websocket.onopen = function(evt) { onOpen(evt) }; 
              websocket.onclose = function(evt) { onClose(evt) }; 
              websocket.onmessage = function(evt) { onMessage(evt) }; 
              websocket.onerror = function(evt) { onError(evt) }; 

          function disconnect() {

          function toggle_connection(){
              if(websocket.readyState == websocket.OPEN){
              } else {

          function sendTxt() {
              if(websocket.readyState == websocket.OPEN){
                  txt = $("#send_txt").val();
                  showScreen('sending: ' + txt); 
              } else {
                  showScreen('websocket is not connected'); 

          function onOpen(evt) { 
              showScreen('<span style="color: green;">CONNECTED </span>'); 

          function onClose(evt) { 
              showScreen('<span style="color: red;">DISCONNECTED </span>');

          function onMessage(evt) { 
              showScreen('<span style="color: blue;">RESPONSE: ' + '</span>'); 

          function onError(evt) {
              showScreen('<span style="color: red;">ERROR: ' + '</span>');

          function showScreen(txt) { 
              $('#output').prepend('<p>' + txt + '</p>');

          function clearScreen() 

        <div id="header">
          <h1>Websocket client</h1>
          <div id="status"></div>

        <div id="navigation">

          <p id="connecting">
      <input type='text' id="server" value="ws://localhost:4000/ws"></input>
      <button type="button" onclick="toggle_connection()">connection</button>
          <div id="connected">        
        <input type='text' id="send_txt" value=></input>
        <button type="button" onclick="sendTxt();">send</button>

          <div id="content">            
      <button id="clear" onclick="clearScreen()" >Clear text</button>
      <div id="output"></div>


You need to then exit the console, and run SoMuchWebsockets.Router.start again. (I’m pretty sure there’s a much better way to do this, but bear with me first.) When you refresh, you should see something similar to the screenshot at the very beginning of this post.

Obviously, this will not work yet, because we have yet to implement the main meat of our application - The Websocket Handler.

Implementing the Websocket Handler

1. Create websocket_handler in lib/so_much_websockets:

defmodule SoMuchWebsockets.WebSocketHandler do
  @behaviour :cowboy_websocket_handler

  def init({:tcp, :http}, _req, _opts) do
    {:upgrade, :protocol, :cowboy_websocket}

  def websocket_init(_transport_name, req, _opts) do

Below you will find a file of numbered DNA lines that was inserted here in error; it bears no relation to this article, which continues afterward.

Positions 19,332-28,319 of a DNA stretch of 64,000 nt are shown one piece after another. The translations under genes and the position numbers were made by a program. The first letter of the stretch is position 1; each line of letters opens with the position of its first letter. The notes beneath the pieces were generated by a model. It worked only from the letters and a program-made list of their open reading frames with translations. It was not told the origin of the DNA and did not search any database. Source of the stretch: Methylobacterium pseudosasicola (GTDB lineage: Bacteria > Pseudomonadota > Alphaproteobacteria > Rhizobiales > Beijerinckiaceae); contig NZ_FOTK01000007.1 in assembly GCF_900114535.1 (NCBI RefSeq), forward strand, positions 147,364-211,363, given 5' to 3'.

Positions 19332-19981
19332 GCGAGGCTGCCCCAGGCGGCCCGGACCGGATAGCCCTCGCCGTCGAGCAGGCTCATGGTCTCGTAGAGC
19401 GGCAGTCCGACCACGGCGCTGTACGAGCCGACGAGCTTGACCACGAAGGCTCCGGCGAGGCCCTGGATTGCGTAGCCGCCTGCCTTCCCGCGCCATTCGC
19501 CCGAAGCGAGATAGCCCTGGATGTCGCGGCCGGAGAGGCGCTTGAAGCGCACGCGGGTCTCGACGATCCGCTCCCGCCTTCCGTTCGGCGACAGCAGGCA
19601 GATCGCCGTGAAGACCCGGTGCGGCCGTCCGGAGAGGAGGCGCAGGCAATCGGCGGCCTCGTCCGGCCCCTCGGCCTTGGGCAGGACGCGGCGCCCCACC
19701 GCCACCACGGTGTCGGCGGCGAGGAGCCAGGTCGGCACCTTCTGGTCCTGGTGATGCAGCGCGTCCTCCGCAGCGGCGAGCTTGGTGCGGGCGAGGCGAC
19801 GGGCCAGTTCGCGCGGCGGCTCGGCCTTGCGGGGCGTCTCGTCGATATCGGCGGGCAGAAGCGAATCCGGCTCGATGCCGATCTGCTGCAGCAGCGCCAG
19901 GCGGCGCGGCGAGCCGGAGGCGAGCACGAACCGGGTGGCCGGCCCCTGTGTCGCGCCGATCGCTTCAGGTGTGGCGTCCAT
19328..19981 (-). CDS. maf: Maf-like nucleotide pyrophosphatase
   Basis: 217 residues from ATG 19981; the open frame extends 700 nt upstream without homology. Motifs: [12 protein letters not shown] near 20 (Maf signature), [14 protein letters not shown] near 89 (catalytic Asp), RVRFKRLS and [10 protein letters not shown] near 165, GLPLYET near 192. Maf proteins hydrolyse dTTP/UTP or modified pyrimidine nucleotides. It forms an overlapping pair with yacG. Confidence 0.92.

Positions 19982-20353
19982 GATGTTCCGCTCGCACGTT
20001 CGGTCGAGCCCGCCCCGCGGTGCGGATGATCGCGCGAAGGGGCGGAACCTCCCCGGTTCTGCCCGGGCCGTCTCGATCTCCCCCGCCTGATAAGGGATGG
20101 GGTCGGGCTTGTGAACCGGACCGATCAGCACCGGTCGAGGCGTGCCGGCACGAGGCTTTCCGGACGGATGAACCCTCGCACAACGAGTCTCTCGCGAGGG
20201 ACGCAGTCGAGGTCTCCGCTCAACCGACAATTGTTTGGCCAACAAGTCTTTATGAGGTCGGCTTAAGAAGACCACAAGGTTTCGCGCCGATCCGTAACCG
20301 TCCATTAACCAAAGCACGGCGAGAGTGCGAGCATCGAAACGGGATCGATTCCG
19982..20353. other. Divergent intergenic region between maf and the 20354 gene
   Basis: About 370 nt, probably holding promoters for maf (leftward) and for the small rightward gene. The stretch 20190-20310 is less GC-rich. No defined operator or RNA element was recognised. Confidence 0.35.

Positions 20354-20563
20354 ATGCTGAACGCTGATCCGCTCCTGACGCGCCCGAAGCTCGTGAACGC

:erlang.start_timer(1000, self, "Hello!")
    {:ok, req, :undefined_state}

  def websocket_handle({:text, msg}, req, state) do
    {:reply, {:text, "That's what she said! #{msg}"}, req, state}

  def websocket_info({:timeout, _ref, msg}, req, state) do
    :erlang.start_timer(1000, self, "How' you doin'?")
    {:reply, {:text, msg}, req, state}

  def websocket_info(_info, req, state) do
    {:ok, req, state}

  def websocket_terminate(_reason, _req, _state) do

I’ll leave you to find out what websocket_handle and websocket_info do.

TL;DR: The former handles messages from the browser, and the latter handles messages to the server.

You can experiment with this once the application is completed.

2. Add routes to handle the websockets

Open router.ex and make it look like this:

defmodule SoMuchWebsockets.Router do
  use Phoenix.Router, 
    port: 4000,
    dispatch: [
      { :_, [
          {"/stylesheets/[...]", :cowboy_static, {:dir, "priv/static/stylesheets"}},
          {"/javascript/[...]", :cowboy_static, {:dir, "priv/static/javascript"}},
          {"/ws", SoMuchWebsockets.WebSocketHandler, [] },
          {:_, Plug.Adapters.Cowboy.Handler, { __MODULE__, [] }}

  get "/", SoMuchWebsockets.Controllers.Pages, :index, as: :page

3. Add jQuery

First, create a priv directory, and create a static folder. Now in that static folder, create 2 more directories: javascript and stylesheets.

In the javascript folder, download jquery.min.js. You can get a copy from here.

This is how your directory structure should look like:

├── lib
│   ├── so_much_websockets
│   │   ├── controllers
│   │   │   └── pages.ex
│   │   ├── router.ex
│   │   ├── supervisor.ex
│   │   └── websocket_handler.ex
│   └── so_much_websockets.ex
├── mix.exs
├── mix.lock
├── priv
│   └── static
│       ├── javascript
│       │   └── jquery.min.js
│       └── stylesheets
└── test
    ├── so_much_websockets_test.exs
    └── test_helper.exs


Go to the console, and restart the router again, and refresh your browser. You should finally see some text scrolling by.

Give yourself another pat in the back. You totally deserve this.

I’m just not that smart

Please do not take what I said above as slamming Dynamo or Cowboy. Far from it.

The point is I wasn’t too smart in figuring out how to get websockets working on both Dynamo / Cowboy, and just somehow managed to get it working on Phoenix after some tinkering and help from its creators.

Hopefully, this helps some poor soul struggling with Websockets.

I feel you.